This is now our third lockdown Spotlights, so the banner image is another home office window view. And, as readers of our guest blog on home working from earlier this month will know, having a suitable window in any home office space is important! The continuing impact of coronavirus is also once again very much the focus this month, although there are other things happening as well. On which, read on below…
Right to buy to further sustainable development – completely unrelated to coronavirus, the new community right to buy land to further sustainable development quietly came into force at the end of last month, allowing community bodies or nominated third parties to acquire land where:
- it is likely to further the achievement of sustainable development in relation to the land;
- it is in the public interest;
- it is likely to result in significant benefit to the relevant community to which the application relates;
- it is the only practicable, or the most practicable, way of achieving that significant benefit; and
- not granting consent to the transfer of land is likely to result in harm to that community.
We have always seen a strong relationship between the planning system, land ownership, and land-use decision-making, and this new right is particularly significant in this regard, given that sustainable development has long been a key goal of the planning system. It does though remain to be seen what the impact of this new right will actually be in practice.
On local government
‘Pop – up’ cycle lanes – in last month’s Spotlights we mentioned that, in a bid to create more room for cyclists and pedestrians to maintain social distancing, Edinburgh and Glasgow City Councils were looking at options for creating ‘pop-up’ cycle lanes by temporarily redrawing road markings. Following this, changes are now underway, with a £10 million fund to support such projects announced at the end of last month, and our home city of Aberdeen also having secured a grant to implement active travel measures, including closing Union Street to vehicular traffic. Time to get on our bikes!
Aberdeenshire Local Development Plan – after a short delay as the Council looked at how best to carry out consultation on the Proposed Aberdeenshire Local Development Plan 2020 while not holding traditional public consultation events, this has now been published online and responses invited over the course of an 8 week period from 25 May to 17 July 2020. The consultation process also includes a 360 degree virtual drop-in, providing all of the information that would usually be available at a public event in an online format. If you have an interest in any development sites in Aberdeen, or in the policy direction that the Council is taking, and are looking for assistance in responding to the consultation, please don’t hesitate to get in touch.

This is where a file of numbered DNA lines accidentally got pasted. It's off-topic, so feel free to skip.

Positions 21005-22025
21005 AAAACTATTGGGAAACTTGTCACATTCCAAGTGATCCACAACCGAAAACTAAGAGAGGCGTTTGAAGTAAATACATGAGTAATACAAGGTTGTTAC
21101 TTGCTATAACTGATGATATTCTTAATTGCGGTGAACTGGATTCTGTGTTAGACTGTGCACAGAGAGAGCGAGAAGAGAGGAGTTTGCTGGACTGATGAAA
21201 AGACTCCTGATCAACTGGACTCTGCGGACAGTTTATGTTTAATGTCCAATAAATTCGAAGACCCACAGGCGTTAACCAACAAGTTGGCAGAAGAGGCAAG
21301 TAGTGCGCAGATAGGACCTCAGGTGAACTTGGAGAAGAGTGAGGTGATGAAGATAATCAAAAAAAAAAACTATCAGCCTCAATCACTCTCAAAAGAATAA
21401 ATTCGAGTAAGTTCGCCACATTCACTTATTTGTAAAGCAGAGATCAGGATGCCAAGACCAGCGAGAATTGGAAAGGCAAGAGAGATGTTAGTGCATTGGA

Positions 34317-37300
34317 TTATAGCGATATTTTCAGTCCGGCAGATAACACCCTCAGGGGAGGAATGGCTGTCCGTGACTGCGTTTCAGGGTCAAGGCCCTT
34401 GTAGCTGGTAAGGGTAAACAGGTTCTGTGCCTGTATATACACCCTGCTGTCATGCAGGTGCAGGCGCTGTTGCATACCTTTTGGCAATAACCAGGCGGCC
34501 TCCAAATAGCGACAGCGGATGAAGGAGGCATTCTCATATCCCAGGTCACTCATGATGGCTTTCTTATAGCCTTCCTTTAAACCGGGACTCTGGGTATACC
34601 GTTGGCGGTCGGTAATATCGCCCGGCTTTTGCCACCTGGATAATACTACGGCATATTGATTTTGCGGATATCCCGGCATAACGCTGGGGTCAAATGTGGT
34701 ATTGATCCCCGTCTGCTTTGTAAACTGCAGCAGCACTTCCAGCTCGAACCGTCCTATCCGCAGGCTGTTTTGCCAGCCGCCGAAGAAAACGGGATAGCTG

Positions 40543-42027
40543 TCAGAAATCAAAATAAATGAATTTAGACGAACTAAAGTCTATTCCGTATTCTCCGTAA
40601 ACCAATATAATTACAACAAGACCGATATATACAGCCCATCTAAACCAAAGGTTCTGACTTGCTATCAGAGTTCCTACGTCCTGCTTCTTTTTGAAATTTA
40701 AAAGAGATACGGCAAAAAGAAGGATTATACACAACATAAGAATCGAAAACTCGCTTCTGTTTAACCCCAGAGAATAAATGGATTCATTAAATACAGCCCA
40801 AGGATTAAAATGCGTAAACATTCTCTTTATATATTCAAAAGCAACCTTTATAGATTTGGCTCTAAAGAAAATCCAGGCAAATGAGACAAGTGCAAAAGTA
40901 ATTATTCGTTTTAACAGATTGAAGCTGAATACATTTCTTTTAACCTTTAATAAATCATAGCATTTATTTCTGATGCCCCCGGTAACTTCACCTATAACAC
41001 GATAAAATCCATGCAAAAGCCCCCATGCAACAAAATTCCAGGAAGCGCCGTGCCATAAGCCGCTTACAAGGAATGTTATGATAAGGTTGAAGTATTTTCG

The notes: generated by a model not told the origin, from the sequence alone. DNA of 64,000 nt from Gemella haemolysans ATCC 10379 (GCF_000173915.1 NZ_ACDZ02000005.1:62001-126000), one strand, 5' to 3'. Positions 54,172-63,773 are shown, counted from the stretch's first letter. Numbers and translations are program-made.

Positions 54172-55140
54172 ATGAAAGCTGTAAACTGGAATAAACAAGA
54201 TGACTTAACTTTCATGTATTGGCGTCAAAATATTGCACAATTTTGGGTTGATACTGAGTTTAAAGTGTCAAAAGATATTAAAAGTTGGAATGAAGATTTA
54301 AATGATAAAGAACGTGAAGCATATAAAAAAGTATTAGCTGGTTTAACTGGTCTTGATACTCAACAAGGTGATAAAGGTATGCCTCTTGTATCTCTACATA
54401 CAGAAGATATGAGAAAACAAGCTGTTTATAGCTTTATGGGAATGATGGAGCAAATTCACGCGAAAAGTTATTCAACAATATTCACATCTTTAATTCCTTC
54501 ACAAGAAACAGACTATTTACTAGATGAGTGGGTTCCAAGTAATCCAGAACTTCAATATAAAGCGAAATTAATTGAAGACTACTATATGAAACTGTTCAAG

Aberdeen City Local Development Plan – following a similar process to Aberdeenshire, the Proposed Aberdeen Local Development Plan 2020 has also been published for consultation, albeit for an extended period, with responses invited up to 31 August 2020. Again, if we can be of any assistance with regards to responding to the consultation, please do get in touch.
On planning applications
Hill of Rubislaw – as agents for this application, we’re pleased to have this week received a recommendation of approval for the proposed development of 245 private rented sector flats and associated facilities (including a residents' gym, residents' function room, public bistro and public promenade) at Rubislaw Quarry in Aberdeen. This follows the refusal of a previous application, following which our client has worked hard to address concerns raised, and the officers’ committee report is clear that they have succeeded in doing that. The application will now be determined by the Council’s Planning Development Management Committee, and we hope for a positive outcome then.